The the costs-to-date have reached $6,000.


(c) 2018 Firestorms & Disasters

Oklahoma’s #RheaFire | Update 2

Incident Summary

The #RheaFire is currently burning one (1) mile west of Rhea, Oklahoma in the area of the Oklahoma Division of the Forestry.  


There are currently 56 personnel along with 18 engines and two (2) helicopters assigned and on the fire line.  Fire Command is being managed by a Florida IMT Type 1 team.

State of Emergency

Oklahoma State Lt. Governor Todd Lamb extended and expanded a burn ban from the original Declaration of 16 counties to a new total of 36, in the western and central areas of the State.  This is due to extreme and extraordinary fire danger and one that is out of the norm for these area.

The burn ban is now in effect until further notice for the following State’s Counties:  Alfalfa, Beaver, Beckham, Blaine, Caddo, Canadian, Cimarron, Comanche, Cotton, Custer, Dewey, Ellis, Garfield, Grady, Grant, Greer, Harmon, Harper, Jackson, Jefferson, Kay, Kingfisher, Kiowa, Logan, Major, Noble, Oklahoma, Osage, Pawnee, Roger Mills, Stephens, Texas, Tillman, Washita, Woods and Woodward. 

Fire Conditions

Fire behavior remains active with running, flanking and spotting consuming everything in its path.  This firestorm has destroyed 243,520 acres. 

Fire crews have reached a 3% containment status and are still focused on fire suppression and containment efforts.

Weather Forecast

No automatic alt text available.

Courtesy of Oklahoma Forestry Services

Effective Tuesday, April 17, 2018.

A Red Flag Warning is in effect for much of western Oklahoma and the Oklahoma Panhandle. Extreme fire danger is predicted to begin early in the burning period lasting well into the night and on into the early morning hours on Wednesday given the current state of wildland fuels and forecast weather conditions. Within the Warned Area, temperatures in the upper 80°’s and low 90°’s, clear skies and relative humidity values of 5-15% will deliver fine-dead fuel moisture values as low as 2% with widespread observations of 3% expected. Extreme rates of fire spread complicated by problematic fire behavior including single and group tree torching, crown runs in juniper (redcedar), and spotting will be present on any fire that becomes established.

A Red Flag Warning/Fire Weather Watch is currently in effect. Please refer to http://www.weather.gov/ for the latest updates to the fire weather forecast.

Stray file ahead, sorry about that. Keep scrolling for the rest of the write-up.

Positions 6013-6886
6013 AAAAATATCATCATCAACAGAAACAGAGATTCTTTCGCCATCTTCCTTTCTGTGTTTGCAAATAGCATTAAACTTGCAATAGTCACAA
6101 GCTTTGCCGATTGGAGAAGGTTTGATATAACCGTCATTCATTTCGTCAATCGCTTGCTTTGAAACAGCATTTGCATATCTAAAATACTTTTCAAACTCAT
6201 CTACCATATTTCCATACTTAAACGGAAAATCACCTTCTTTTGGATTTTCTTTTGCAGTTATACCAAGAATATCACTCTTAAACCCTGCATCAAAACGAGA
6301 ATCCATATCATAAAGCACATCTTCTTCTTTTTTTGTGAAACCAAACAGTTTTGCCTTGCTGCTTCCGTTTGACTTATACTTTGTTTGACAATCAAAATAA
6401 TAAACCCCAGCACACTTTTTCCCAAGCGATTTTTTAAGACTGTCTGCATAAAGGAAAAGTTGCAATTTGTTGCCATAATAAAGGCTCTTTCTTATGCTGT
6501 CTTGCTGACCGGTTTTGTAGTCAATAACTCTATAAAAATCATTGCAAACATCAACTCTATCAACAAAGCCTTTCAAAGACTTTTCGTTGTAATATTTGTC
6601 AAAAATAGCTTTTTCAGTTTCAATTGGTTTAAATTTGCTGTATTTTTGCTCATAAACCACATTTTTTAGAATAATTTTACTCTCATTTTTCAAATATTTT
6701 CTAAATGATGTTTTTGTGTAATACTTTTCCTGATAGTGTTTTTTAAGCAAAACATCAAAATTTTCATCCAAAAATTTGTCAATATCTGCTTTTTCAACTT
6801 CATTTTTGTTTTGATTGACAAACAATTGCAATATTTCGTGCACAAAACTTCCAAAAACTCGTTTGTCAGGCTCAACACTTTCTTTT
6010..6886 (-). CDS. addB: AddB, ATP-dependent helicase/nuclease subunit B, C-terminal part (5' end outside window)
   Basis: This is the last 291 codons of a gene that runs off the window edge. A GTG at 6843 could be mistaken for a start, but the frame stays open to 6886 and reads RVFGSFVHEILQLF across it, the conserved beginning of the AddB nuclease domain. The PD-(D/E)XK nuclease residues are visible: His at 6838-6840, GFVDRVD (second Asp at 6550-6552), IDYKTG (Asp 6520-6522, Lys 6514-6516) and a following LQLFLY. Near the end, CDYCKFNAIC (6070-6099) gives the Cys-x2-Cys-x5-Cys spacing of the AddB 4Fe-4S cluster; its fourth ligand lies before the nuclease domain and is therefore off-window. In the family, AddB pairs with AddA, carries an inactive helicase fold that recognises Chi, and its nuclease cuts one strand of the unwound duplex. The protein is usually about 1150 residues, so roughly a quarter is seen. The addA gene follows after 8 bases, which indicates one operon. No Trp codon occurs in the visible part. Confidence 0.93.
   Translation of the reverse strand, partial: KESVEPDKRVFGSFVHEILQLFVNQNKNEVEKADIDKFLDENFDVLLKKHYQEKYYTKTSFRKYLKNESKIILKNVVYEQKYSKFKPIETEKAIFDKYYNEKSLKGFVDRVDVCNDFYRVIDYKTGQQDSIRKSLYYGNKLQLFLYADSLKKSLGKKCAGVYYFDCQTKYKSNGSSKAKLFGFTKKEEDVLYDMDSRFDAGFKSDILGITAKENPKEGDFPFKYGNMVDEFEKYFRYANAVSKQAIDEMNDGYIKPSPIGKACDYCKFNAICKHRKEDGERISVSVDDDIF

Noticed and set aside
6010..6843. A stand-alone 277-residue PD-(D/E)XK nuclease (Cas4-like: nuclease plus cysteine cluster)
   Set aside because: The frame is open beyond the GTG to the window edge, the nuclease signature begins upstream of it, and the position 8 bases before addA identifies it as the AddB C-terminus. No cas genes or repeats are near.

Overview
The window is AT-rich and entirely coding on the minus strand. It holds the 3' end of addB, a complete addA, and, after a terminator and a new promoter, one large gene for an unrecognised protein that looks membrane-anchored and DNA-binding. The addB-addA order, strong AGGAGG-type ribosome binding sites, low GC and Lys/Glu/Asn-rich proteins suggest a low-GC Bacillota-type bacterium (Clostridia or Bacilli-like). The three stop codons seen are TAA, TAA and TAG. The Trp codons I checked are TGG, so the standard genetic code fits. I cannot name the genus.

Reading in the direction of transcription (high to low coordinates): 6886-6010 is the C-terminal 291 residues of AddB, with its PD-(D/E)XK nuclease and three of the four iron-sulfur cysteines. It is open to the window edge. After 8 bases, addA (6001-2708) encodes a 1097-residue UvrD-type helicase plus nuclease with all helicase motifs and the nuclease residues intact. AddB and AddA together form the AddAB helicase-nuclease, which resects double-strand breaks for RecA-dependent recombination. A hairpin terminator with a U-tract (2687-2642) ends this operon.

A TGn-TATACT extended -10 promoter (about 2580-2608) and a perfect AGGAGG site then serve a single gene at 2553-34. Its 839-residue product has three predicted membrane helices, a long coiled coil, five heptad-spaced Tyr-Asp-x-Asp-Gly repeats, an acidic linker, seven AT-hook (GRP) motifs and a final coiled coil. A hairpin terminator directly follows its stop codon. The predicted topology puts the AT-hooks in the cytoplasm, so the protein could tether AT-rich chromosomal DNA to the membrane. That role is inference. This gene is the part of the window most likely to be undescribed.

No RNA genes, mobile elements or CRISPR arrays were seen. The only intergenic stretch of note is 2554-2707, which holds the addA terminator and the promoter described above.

Damage Assessments

There has been 50 structures reportedly lost.  Homes are still under threat but crews are working to provide structure protection.

The total cost-to-date have reached $946,000.


(c) 2018 Firestorms and Disasters

Oklahoma’s #34ComplexFire | 1

Incident Summary

The #34ComplexFire is made up of many smaller wildfires that was reportedly started on April 12, 2018, from an unknown cause.  The fire is burning about 4-6 miles NW of Woodward, Oklahoma. 

Fire Timeline

Here is the timeline for this incident:

The wildfire was reported on Thursday, April 12th.  Multiple structures are under threat.  A RED CROSS Shelter was established at the Faith United Methodist Church located at 1402 Texas Avenue, Woodward, Oklahoma.  115,000 acres.  13% contained.  88 personnel.  30 engines. 2 helicopters.  32 structures (homes and outbuildings) were destroyed.  $110,000 cost-to-date in fire suppression and containment costs.

On Friday, April 13th, the wildfire had grown to 120,000 acres.  Fire crews reached a 4% containment status.  Fire behavior was said to be extreme with running, flanking and spotting.  Structures were said to be threatened.  No additional buildings had been destroyed and holding at 32 lost.  Road closures were in effect.  247 personnel w/100 engines.  

Image may contain: outdoor

Super Scooper on the 34 Complex Fire

Firefighters were successfully in keeping the fire at bay and holding to 120,000 acres of destroyed tall grass and brush.  The fire behavior was said to have been reduced to moderate but was now moving due to wind-driven runs and flanking.  Homes were still threatened on April 14th.  Staffing numbers dropped down to the 88 personnel from yesterday’s 247.  The number of engines also dropped from 100 to 70 with the same amount of helicopters (2).  A breakdown of structures lost were 12 homes and 20 outbuildings.  The cost-to-date reached $365,000.

Due to more accurate mapping, the number of acreage destroyed was reduced from 120,000 to 53,000 acres on April 15th.  Fire crews were able to increase the containment status up to 25%.  Due to the fire not being so ablaze and every increasing containment, personnel would again drop almost by half, down to 45.  There were 19 engines and 1 helicopter still assigned to this incident.  The cost-to-date would rise to $423,000.

On April 16th, the fire again consumed additional acres and the number rose to 67,778.  A 45% containment was reached on Monday with the aid of 57 personnel, 21 engines and 1 helicopter.  Fire behavior was moderate with wind-drive runs, flanking and creeping.  Crews were successful with structure protection as the number of buildings remained at 32 (Structure protection was holding in place).  The cost-to-date has risen up to $506,000.